Matt Alder (22m 4s):
So final question for you and a future focus one. How will the most successful companies of the next ten years think about talent?
Alexia Pedersen (22m 14s):
Yeah, it’s a tricky question, isn’t it? Because so much is changing right now. We’re all very much concerned. Good, bad, and you know, different angles on AI. So I think when we look at the future and you know, particularly successful companies and, you know, 10 years from now, wow, it’s hard to say. But I think we are in a period of uncertainty. And certainly, you know, talent will probably look different. I think, you know, some of those boundaries, the way we see skills and job roles, they’ll change and the boundaries to entering those roles will change. So, yeah, I think it’s going to be incredibly important for those big organizations.
Alexia Pedersen (22m 57s):
I think they’re going to adapt and they’re going to be very agile. They’re probably going to continue to invest and want to have the talent that’s needed. So upskilling and training is still very important to the way they look at talent. But I’m sure some of those, yeah, traditional boundaries and expectations are just going to change. Some roles that we see today might not even exist. And it’s interesting cause actually I was reading about PWC have done some research in this area and they’ve sort of categorized talent and the workforce into four different areas based on colors, red, blue, green and, and yellow. I think it is. And it just gets you thinking.
Alexia Pedersen (23m 37s):
I mean, yeah, like with AI, the ability to on be entrepreneurial and move in and have new tech technology going on will be incredible and that will enable new talent to come through and serve customers in a different way. So, yeah, hard to say. I think those big organizations and the way they look at talent, it will be different. I think they’ll continue to probably invest in learning, invest in talent. But it’ll look very different as to what those job roles and job skills are that are required from where we are today. But yeah, certainly a lot of change going on right now. And yeah, we’ll wait and see I guess what that looks like in the future.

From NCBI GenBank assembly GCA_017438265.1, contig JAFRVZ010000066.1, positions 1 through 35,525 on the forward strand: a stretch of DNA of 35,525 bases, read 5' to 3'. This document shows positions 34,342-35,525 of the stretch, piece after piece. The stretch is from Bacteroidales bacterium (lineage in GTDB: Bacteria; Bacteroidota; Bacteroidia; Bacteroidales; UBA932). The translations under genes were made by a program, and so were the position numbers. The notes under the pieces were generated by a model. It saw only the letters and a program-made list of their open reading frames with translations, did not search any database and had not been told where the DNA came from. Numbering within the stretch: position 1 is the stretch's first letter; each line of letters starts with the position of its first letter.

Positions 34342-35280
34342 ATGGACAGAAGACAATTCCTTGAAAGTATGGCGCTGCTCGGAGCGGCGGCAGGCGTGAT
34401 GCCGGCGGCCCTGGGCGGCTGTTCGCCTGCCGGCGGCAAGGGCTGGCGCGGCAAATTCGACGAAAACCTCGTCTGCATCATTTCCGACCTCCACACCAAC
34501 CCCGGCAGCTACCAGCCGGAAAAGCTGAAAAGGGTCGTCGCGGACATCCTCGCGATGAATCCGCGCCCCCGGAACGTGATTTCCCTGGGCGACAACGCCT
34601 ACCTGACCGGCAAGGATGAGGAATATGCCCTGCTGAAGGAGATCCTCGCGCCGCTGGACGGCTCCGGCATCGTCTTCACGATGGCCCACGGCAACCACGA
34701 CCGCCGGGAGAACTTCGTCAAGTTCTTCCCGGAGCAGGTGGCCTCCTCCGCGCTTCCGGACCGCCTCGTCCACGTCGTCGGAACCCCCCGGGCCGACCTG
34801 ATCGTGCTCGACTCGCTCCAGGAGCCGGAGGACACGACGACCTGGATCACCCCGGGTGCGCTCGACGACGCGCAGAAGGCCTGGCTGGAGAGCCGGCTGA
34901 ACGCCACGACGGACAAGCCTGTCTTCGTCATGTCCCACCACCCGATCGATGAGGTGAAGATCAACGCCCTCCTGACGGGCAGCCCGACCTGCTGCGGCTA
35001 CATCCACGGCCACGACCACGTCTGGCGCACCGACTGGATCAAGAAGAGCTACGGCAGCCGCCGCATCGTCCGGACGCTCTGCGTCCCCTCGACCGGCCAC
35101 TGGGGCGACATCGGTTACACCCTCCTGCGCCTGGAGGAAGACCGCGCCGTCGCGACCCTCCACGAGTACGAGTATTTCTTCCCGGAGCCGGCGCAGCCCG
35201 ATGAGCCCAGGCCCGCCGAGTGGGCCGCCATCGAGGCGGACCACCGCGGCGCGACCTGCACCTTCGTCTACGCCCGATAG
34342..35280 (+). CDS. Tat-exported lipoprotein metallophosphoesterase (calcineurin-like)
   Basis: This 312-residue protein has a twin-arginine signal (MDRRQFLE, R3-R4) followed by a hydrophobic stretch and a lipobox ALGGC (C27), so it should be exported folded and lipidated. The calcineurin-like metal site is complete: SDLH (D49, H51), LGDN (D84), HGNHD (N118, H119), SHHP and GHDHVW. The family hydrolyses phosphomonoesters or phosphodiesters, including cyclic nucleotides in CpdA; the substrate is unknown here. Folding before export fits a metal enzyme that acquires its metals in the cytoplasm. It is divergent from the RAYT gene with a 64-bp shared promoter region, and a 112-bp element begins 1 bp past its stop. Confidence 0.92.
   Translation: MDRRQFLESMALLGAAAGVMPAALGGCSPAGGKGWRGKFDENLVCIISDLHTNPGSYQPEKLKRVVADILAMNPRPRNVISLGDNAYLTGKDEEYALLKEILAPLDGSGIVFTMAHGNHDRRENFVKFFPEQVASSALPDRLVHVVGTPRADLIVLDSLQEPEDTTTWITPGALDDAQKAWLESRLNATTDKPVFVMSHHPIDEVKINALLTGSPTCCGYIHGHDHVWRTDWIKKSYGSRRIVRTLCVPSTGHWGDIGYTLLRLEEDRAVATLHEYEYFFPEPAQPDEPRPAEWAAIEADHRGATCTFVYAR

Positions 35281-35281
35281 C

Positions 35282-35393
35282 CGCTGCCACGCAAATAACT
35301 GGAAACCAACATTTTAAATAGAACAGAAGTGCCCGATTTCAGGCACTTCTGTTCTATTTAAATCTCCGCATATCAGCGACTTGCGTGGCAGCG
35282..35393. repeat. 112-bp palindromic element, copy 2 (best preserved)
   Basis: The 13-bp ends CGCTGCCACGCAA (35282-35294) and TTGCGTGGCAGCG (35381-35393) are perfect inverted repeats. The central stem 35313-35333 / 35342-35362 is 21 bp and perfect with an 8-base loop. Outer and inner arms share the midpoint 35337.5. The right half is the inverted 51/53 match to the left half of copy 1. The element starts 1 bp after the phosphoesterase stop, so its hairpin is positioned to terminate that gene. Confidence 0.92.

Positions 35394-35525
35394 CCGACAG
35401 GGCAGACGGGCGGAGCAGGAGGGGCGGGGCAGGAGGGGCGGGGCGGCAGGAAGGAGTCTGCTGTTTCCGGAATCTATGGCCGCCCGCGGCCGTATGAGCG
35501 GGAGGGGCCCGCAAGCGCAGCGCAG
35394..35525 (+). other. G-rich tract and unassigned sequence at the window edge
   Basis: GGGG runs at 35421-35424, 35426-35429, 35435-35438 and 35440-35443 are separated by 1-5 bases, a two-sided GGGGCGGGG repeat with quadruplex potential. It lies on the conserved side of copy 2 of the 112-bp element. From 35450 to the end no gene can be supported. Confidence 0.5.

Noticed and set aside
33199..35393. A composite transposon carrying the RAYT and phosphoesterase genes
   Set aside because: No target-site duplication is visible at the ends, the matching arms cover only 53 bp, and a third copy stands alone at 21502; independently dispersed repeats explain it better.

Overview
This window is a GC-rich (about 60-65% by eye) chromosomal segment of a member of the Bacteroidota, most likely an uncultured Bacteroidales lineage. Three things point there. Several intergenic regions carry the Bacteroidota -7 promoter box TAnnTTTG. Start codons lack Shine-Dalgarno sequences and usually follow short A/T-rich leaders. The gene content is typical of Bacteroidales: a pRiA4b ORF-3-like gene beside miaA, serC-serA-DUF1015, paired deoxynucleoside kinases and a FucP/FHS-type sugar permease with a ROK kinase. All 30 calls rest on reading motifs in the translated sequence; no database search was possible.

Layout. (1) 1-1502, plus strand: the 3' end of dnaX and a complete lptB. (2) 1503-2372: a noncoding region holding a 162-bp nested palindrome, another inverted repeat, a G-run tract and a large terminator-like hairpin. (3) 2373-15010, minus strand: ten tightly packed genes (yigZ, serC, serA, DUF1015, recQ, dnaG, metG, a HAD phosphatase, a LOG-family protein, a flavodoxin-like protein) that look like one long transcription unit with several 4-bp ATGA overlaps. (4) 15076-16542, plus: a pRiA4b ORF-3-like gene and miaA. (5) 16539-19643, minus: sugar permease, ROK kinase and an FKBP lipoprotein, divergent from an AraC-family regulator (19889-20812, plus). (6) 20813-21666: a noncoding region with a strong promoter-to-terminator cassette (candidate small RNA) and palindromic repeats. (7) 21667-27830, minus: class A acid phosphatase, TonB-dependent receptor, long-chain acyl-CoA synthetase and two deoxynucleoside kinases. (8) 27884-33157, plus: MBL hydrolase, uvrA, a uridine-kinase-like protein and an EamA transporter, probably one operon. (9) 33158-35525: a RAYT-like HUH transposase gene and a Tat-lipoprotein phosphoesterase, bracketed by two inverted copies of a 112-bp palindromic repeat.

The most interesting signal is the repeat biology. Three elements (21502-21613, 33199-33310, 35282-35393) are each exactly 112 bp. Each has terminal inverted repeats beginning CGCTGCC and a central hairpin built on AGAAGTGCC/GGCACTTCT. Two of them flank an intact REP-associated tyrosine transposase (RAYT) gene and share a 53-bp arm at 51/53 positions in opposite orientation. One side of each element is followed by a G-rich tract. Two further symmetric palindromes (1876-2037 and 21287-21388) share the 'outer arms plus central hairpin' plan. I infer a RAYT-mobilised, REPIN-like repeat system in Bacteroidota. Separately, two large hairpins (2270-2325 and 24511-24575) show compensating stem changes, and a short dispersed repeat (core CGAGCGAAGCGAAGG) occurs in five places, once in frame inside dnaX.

Matt Alder (24m 21s):
Lex, thank you very much for talking to me.
Alexia Pedersen (24m 24s):
Yeah, thank you Matt. Very nice to speak to you today. Thanks for having me.
Matt Alder (24m 29s):
My thanks to Lex. You can subscribe to this podcast in Apple Podcasts, on Spotify or via your podcasting app of choice. Please also follow the show on Instagram. You can find us by searching for Recruiting Future. You can search all the past episodes at recruitingfuture.com. On that site you can also subscribe to our monthly newsletter, Recruiting Future Feast, and get the inside track about everything that’s coming up on the show. Thanks very much for listening. I’ll be back next time and I hope you’ll join me.